One of the growing problems on our oceans is the proliferation of garbage floating on the surface, plaguing not only shorelines but also forming into large patches of debris in the open ocean. This impacts not only aquatic wildlife, but also people that enjoy the water, including a pair of Australian surfers, Andrew Turton and Pete Ceglinski. The duo got fed up swimming through trash-filled water, and devised a device that filters that garbage out of the water.

Their invention, dubbed ‘Seabin’, is a cylindrical device about the size of a public trash can that floats just below the surface of the water. A water pump draws water over the lip of the Seabin, and through a filter bag that catches any garbage, oil, and other debris that is drawn into the device. The Seabin itself is made from recycled materials, with the filter’s mesh being made from natural fibers. "It essentially works as a similar concept to a skimmer box from your pool filter. But it’s designed on a scale to work and essentially attract all that rubbish within a location within a marine harbor," explains Turton.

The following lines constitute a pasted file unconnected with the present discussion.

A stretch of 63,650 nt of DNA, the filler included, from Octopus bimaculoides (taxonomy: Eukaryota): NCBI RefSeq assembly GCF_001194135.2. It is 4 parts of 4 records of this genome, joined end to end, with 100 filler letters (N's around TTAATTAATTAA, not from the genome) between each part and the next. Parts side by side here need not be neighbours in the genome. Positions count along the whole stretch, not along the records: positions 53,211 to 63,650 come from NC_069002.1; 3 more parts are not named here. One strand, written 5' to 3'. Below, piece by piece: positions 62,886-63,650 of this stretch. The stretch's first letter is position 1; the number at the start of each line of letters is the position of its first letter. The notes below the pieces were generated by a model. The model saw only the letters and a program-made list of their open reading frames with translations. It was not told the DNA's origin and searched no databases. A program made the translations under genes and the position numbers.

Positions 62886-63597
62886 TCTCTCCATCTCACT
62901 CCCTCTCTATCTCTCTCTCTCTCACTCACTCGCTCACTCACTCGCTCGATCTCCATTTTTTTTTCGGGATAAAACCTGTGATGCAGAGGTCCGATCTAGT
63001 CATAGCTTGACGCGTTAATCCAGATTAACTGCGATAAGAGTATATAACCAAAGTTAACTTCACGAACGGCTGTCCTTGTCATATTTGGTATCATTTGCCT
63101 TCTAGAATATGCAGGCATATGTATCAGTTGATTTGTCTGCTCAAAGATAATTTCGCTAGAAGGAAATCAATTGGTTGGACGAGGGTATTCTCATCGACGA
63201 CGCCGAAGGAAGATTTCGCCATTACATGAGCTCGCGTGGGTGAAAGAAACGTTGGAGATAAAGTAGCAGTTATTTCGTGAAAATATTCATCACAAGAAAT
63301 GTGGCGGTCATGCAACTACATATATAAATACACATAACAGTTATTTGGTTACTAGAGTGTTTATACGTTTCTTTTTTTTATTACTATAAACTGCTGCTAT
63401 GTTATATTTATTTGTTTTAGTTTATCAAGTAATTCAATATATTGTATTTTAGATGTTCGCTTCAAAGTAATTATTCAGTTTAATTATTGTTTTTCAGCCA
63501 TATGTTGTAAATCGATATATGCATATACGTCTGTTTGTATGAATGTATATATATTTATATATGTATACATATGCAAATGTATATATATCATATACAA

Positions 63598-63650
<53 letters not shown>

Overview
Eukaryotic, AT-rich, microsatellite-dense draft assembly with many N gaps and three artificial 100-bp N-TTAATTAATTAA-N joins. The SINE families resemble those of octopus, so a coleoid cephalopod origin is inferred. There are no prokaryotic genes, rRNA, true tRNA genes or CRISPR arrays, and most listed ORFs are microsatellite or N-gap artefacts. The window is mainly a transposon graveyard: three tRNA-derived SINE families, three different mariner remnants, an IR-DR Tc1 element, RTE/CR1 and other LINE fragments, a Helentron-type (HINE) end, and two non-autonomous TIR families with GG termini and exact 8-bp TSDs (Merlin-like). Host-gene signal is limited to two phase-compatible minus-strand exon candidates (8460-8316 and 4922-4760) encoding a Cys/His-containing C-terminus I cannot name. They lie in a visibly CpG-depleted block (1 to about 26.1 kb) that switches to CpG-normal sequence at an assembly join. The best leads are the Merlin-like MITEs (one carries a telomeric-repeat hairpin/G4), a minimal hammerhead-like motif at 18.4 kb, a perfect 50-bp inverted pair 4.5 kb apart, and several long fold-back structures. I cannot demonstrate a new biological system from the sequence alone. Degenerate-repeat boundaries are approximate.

Turton and Ceglinski have since set up an R&D workshop in Spain, to develop production techniques for the device. They intend for the Seabin to be used at marinas and ports, since those are locations where human activity causes high levels of pollution. In addition to this, the company also has broader ambitions for helping the environment. "There’s not only the pollution side, but (it’s) for the broader environment, and then extending that through marinas into education for local communities as well, so that one day we can drive towards a cleaner environment for everyone that’s using the water," says Seabin spokesperson Richard Talmage. 

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